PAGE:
The Santorum Senate Resolution

What it is, and what you should know about it.

On January 8, 2002, the important Elementary and Secondary Education Bill, H.R.1, more commonly known as the "No Child Left Behind Education Act," was signed into law (P. L. 107-110) by President George W. Bush. In the process of passing this bill, the Senate approved the following resolution introduced by Rick Santorum (R-Pennsylvania) by a vote of 91-8:

It is the sense of the Senate that good science education should prepare students to distinguish the data or testable theories of science from philosophical or religious claims that are made in the name of science; and where biological evolution is taught, the curriculum should help students to understand why the subject generates so much continuing controversy, and should prepare the students to be informed participants in public discussions regarding the subject.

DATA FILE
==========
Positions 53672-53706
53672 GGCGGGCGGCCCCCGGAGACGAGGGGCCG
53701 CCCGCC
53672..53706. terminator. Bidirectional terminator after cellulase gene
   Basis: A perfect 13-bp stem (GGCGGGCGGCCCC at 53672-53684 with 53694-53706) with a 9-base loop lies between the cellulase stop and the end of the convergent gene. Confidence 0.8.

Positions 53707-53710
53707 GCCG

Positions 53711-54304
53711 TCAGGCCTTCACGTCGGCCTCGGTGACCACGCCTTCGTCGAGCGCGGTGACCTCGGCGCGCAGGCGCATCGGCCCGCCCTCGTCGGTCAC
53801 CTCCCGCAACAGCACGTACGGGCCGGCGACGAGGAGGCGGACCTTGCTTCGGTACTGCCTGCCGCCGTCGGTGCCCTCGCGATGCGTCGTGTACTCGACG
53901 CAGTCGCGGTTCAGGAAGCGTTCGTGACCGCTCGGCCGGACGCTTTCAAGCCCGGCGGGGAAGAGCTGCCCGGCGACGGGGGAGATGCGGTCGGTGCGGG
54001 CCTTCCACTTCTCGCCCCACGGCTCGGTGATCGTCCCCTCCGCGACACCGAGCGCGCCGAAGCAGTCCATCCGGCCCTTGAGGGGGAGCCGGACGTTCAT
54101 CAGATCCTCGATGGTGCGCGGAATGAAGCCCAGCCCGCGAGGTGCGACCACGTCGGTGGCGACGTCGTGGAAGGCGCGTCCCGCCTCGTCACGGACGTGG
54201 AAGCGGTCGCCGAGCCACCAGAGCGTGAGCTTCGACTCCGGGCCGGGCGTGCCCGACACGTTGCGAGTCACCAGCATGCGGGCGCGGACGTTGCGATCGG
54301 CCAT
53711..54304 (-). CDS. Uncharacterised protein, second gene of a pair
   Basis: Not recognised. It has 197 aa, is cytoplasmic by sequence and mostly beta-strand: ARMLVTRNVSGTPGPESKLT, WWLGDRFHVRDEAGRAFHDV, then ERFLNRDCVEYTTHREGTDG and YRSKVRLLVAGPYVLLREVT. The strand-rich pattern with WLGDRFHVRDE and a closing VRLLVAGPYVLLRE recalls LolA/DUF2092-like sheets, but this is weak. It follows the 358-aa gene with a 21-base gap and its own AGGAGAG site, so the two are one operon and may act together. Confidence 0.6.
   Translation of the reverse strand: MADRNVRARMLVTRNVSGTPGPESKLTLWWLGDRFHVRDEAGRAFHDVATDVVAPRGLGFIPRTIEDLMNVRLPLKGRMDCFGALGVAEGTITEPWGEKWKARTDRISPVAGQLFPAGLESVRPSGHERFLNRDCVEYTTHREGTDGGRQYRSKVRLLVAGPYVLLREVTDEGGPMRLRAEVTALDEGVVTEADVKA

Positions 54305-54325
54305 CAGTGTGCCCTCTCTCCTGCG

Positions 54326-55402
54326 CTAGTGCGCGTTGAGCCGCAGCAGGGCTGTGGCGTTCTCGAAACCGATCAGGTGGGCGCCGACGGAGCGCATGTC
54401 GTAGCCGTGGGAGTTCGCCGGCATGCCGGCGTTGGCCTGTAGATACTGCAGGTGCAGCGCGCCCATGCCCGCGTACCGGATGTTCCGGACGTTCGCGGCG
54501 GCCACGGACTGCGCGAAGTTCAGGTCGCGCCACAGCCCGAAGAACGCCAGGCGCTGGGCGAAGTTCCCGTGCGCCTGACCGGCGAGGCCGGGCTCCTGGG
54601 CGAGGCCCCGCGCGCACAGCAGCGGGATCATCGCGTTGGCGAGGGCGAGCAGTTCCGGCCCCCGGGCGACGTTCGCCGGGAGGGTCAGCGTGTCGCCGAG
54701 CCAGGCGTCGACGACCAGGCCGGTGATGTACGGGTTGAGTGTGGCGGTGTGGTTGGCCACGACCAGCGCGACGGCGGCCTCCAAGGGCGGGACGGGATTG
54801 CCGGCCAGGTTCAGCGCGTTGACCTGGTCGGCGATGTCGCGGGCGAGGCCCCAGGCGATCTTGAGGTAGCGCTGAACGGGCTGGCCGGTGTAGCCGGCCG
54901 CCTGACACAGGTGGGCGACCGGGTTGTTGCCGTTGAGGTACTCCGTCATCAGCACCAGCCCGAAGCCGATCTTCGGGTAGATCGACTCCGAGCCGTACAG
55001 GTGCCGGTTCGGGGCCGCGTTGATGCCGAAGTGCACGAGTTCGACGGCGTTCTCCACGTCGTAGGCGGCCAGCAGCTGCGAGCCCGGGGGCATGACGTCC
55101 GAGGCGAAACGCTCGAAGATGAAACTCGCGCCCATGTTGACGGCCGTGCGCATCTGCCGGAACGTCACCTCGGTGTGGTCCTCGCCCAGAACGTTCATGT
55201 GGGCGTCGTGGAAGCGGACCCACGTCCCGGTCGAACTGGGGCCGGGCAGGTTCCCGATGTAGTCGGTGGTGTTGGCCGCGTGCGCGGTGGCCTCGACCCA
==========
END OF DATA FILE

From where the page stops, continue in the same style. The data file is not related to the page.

Because a similar version of the resolution did not appear in the House version of the bill, the Santorum Resolution was included in the Congressional Conference Report for the NCLB Act, under the "Joint Explanatory Statement of the Committee of Conference" in Title I, Part A, as item 78. Item 78 says:

The conferees recognize that a quality science education should prepare students to distinguish the data and testable theories of science from religious or philosophical claims that are made in the name of science. Where topics are taught that may generate controversy (such as biological evolution), the curriculum should help students to understand the full range of scientific views that exist, why such topics may generate controversy, and how scientific discoveries can profoundly affect society.


Reference

Government Support for the Santorum Language

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